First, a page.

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As the National Ambassador for the Guinness Open Gate Brewery in Baltimore, Maryland, Ryan Wagner’s job is to bring the spirit and heritage of Guinness to life every day. Read on as Ryan discusses how he works to keep stories alive through the ways that Guinness is served, stored, and drank.


‘To Arthur’: The Beginnings of the Guinness Brand

Guinness has been around for a very long time - 262 years on January 31st, 2021. This marks the date when Arthur Guinness signed the most iconic lease in the history of real estate.

It was on that date in 1759 that Arthur would agree to lease a brewery in the St. James’s Gate district of Dublin for 9,000 years – the brewery that remains the home of Guinness to this day.

It was within the walls of St. James’s Gate that Arthur and his colleagues would begin to build the brand that has become one of the most iconic and beloved in the world. And it is on the shoulders of those giants that the brand is built – always with a focus on the pillars of Integrity, Passion, and Quality.

All three pillars work hand in hand, but Quality may be the one that separates Guinness in the world of beer. Even in the first Guinness advertisement issued in a national paper back in 1929, quality was a primary theme.

The Guinness family has always known the most important truth about beer – the measure of a brewer is not just their ability to brew a fantastic beer, but their ability to brew it again and again. Consistency and quality go hand in hand.

That dedication extends not just to the walls of the brewery, but also across the more than 150 countries where our beer is served. Guinness may travel thousands of miles to get to its destination in some cases, but the most important part of the journey may be in the last few feet from the keg to the glass – the final link in the quality chain.


Guinness is a Dish Best Served Cold: Using the Cold Room

Beer quality is a complex and ever-evolving craft, but gaining a basic understanding of the most common issues that can occur helps resolve an overwhelming majority of challenges faced inside a bar or pub. Here are a few of those basics, beginning with the draught system elements found in the cold box or cold room to help achieve consistent freshness.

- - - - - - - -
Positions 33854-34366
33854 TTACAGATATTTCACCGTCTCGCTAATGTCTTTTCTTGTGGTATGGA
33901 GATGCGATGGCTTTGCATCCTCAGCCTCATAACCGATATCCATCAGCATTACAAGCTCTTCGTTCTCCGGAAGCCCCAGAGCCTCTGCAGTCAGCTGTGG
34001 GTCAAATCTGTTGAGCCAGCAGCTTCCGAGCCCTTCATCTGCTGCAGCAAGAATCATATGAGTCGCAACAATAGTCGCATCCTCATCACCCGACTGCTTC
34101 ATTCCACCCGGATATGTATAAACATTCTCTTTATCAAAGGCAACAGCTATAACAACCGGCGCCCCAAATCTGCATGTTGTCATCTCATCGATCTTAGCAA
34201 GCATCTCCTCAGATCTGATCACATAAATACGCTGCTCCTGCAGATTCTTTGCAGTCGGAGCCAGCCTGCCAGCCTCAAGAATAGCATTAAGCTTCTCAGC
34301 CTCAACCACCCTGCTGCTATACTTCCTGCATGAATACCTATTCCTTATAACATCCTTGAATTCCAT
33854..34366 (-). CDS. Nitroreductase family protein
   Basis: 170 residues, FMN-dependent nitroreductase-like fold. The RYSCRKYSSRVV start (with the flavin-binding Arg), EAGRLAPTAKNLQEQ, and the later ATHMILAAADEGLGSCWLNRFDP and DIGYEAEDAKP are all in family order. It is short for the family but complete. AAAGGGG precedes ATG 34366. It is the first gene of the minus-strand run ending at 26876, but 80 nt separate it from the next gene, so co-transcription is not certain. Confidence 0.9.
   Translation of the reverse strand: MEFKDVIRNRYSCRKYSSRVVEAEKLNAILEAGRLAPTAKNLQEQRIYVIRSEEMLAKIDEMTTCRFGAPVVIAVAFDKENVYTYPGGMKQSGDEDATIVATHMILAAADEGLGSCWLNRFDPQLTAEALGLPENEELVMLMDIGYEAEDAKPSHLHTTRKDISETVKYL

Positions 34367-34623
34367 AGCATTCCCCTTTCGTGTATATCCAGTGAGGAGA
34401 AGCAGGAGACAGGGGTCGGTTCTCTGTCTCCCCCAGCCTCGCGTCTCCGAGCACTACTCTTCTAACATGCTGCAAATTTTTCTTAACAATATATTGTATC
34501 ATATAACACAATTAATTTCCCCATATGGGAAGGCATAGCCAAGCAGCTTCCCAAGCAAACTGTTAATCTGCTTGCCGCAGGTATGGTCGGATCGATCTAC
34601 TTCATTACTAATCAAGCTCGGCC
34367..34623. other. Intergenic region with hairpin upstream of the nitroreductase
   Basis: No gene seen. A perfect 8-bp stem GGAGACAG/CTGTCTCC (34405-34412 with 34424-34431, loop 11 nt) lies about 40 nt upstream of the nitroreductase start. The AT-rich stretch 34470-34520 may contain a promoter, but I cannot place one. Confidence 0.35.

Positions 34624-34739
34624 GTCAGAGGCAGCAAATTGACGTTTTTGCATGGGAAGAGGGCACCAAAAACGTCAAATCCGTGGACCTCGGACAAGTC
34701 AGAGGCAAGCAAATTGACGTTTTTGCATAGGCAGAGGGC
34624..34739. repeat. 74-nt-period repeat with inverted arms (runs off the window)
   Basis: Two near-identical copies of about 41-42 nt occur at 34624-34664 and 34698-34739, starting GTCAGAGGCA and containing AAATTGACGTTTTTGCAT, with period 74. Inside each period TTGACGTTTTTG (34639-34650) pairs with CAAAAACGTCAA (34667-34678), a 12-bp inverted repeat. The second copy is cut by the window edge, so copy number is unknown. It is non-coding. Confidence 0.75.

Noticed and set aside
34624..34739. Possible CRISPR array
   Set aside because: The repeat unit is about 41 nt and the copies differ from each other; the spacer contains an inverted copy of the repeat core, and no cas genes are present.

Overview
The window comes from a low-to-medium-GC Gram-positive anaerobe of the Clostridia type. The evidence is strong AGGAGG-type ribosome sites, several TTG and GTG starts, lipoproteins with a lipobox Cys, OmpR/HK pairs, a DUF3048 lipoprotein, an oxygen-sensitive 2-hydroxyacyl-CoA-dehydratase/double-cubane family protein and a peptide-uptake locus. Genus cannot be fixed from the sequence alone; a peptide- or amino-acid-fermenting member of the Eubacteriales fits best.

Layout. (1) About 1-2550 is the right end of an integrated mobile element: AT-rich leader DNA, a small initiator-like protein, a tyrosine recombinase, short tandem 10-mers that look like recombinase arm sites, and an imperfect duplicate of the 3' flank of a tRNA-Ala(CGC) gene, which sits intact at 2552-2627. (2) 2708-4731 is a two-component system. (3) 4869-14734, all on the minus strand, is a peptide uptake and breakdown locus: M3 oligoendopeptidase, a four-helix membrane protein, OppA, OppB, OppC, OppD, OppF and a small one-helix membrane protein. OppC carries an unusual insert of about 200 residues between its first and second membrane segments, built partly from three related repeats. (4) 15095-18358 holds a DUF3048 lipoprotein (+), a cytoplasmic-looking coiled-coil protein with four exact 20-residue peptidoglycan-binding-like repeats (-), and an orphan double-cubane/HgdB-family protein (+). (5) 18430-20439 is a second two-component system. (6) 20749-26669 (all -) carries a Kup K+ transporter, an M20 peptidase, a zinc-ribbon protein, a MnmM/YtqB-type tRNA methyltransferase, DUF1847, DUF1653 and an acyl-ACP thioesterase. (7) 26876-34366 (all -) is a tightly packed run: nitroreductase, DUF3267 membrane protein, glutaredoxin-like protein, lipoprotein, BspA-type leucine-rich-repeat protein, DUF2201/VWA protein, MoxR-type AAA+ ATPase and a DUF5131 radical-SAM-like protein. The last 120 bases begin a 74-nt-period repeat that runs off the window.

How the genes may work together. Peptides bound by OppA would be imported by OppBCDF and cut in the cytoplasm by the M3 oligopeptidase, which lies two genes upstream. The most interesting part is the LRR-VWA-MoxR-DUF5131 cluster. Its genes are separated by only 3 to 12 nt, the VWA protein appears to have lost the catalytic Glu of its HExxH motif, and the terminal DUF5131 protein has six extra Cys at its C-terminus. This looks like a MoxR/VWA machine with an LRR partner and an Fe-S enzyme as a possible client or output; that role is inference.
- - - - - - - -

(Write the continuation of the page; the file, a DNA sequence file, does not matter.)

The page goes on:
Temperature

Despite the many rumours out there, Guinness beer should always be served cold. Beer is a food product and should be treated as one. The longer and more consistently you keep your beer at the proper cold temperatures, the slower the aging process of that beer will be. In addition, correct temperatures are required to keep the gas inside of the beer at their proper balance.

Beer that is too warm will foam due to overexcited CO2. Beer that is too cold won’t allow for the ideal head formation and retention. Luckily, we know the perfect temperature at which to keep beer – 38 degrees Fahrenheit in the USA, or between 3-8 degrees Celsius in other countries.

Set your cold room and rest easy knowing your beer is in its happy place! Also, one quick reminder – kegs take a full 24 hours to acclimatize to the temperature of a cold room. If your kegs arrive at room temperature, it will take them a full day to get to the proper temp – get them in the cold room ASAP!

Pressure

A draught system is only effective if it’s in balance. That balance relies on pressure. Regulators that control gas pressure and maintain the balance of gas inside the keg must be set to specific settings to pour perfect beer.